Wildcat: Characteristics, Behavior and Habitat


The wildcat (Felis silvestris) is a carnivorous mammal belonging to felines, and it has several variants among which are the Asian, African and European, which we are going to focus on.

Characteristics and identification of the wildcat

This wild cat is similar to the domestic cat and, although it is larger, it reminds of large cat breeds for its robustness, capable of weighing seven kilos. In addition, the head in relation to the body is larger in the wildcat than in the domestic one, with slightly smaller ears.

They have a yellowish-brown color on the back of the ears and snout, while the hairs on the eyes and the vibrissa are larger and wider than the domestic ones, white and slightly droopy. The eyes are not as variable colors as the domestic cat and often have light green and amber tones; His nose is pink.

They present several quite remarkable drawings, usually in the form of stripes: the wild cat has two stripes on the cheeks that are born in the eyes, several stripes that come out of the neck, dark striped on legs and trunk, and several rings on the tail that ends in black Normally, they also have a dorsal line that runs along their spine, and sometimes a white spot on the chest.

The wildcat can hybridize with the domestic cat, so its hybrids can lead to confusion and endanger the purity of the species. That is why domestic cats without neutering pose a drag on their recovery.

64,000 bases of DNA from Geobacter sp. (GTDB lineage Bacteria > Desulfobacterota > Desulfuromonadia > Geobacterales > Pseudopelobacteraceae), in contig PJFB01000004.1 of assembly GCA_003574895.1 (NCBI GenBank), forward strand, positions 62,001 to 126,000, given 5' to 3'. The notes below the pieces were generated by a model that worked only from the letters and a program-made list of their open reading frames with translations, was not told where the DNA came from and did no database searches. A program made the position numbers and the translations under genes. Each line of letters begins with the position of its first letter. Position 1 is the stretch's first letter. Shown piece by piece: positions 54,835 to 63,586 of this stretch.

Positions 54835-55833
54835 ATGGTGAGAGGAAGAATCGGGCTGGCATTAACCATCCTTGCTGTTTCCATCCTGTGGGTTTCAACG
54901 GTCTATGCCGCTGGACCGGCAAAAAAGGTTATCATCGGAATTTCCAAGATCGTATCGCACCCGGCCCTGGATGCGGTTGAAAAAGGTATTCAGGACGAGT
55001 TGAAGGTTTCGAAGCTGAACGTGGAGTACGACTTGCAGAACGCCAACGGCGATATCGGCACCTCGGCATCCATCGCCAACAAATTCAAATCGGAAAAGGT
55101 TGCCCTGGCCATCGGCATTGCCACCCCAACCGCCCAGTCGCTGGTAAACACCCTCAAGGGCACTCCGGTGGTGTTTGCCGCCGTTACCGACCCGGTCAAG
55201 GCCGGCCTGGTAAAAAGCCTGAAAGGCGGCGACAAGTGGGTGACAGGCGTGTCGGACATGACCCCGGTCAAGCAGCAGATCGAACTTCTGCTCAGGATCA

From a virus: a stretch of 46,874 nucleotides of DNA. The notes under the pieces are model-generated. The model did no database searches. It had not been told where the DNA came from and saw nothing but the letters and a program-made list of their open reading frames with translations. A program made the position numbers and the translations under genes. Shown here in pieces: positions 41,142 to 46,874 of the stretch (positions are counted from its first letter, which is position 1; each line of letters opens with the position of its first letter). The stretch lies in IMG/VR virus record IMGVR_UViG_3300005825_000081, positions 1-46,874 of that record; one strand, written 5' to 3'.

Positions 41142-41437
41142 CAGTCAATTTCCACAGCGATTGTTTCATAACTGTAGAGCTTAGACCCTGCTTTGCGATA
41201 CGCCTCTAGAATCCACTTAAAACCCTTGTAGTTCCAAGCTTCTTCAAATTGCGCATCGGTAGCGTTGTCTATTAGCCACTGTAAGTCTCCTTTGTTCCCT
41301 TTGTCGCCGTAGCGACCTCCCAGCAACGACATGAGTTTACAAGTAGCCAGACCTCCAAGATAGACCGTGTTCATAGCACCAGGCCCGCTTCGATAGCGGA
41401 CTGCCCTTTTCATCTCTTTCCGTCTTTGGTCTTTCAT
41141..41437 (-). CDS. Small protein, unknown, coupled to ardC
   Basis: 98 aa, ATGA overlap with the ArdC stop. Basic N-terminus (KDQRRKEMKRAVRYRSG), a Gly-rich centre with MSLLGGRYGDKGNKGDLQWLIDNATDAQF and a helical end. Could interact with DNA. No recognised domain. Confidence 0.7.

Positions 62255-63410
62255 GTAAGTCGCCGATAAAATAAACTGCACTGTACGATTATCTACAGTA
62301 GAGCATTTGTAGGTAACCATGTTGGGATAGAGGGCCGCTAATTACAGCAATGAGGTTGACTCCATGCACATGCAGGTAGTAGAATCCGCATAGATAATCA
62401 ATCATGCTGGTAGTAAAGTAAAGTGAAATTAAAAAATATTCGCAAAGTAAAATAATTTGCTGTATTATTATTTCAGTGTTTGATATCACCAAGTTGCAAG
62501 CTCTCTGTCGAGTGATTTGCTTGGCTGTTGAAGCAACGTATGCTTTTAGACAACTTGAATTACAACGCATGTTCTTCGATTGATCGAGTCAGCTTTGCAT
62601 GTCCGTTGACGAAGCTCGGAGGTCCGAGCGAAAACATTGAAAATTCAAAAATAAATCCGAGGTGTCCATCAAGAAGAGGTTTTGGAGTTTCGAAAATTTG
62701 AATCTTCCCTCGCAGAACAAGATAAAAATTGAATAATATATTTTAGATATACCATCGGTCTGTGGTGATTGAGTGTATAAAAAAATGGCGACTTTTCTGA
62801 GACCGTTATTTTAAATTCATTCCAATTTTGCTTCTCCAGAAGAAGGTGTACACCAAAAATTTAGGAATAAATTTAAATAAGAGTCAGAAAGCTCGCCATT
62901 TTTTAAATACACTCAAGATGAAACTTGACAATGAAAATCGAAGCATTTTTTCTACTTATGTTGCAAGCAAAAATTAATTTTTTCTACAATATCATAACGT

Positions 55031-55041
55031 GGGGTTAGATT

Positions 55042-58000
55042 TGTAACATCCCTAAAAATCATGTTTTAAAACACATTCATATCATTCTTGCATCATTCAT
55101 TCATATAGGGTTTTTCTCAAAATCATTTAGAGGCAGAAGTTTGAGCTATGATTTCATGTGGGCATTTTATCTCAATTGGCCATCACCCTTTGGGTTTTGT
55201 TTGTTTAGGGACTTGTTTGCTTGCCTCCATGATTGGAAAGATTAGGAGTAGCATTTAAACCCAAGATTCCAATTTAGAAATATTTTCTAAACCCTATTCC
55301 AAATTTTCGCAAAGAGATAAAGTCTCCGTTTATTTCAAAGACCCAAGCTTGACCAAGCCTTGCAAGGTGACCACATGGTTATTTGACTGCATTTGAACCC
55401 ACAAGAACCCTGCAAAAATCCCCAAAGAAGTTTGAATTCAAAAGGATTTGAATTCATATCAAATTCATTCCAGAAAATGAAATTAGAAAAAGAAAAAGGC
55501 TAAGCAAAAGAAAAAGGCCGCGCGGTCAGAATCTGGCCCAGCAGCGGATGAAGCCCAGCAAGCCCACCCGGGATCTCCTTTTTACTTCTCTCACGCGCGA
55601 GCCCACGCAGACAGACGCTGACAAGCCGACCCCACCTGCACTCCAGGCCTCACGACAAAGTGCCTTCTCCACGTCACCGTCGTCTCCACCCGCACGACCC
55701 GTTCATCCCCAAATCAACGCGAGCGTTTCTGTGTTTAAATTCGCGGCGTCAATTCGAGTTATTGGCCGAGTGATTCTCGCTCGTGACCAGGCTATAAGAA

Wildcat Behavior

This nocturnal predator can be seen in grassland areas at sunset and sunrise. They are solitary animals, which in the case of males cover several kilometers moving day after day, while females are territorial and remain in the same place, something reminiscent of the behavior of some large cats.

Their food is mainly based on small rodents and birds, although they are capable of hunting rabbits, and sometimes they can feed on amphibians or some invertebrates. There are even records of how the wildcat can hunt roe deer, something that sets it apart from its domestic relative.

Despite this great difference, the truth is that the wildcat hunts very similarly to the domestic cat, and it is even difficult to differentiate the remains of its prey from those of this animal, because it also leaves the bones of medium-sized animals, on the contrary than other carnivores like the red fox.

As for the reproduction, the wild cat mates at the beginning of spring and the young are born at the end of this or already in summer. It will be the female who takes care of the litter, usually four small cats that will live with their mother for about five months.

Wildcat habitat and conservation

The European wildcat inhabits the forests of much of Europe: its distribution highlights the forests of much of Spain, but also of France, Germany, Scotland, Turkey or Italy. However, the wildcat does not appear in the United Kingdom, Ireland, Iceland or the Scandinavian Peninsula.

Before they were much more abundant, but it seems that the use of poisons and pesticides, in addition to the human control of voles and other rodents, has made the wildcat a scarce animal. As we mentioned, hybridization with feral domestic cats is compromising the genetics of the species, and that is that the wildcat is a great pest controller, as is the owl.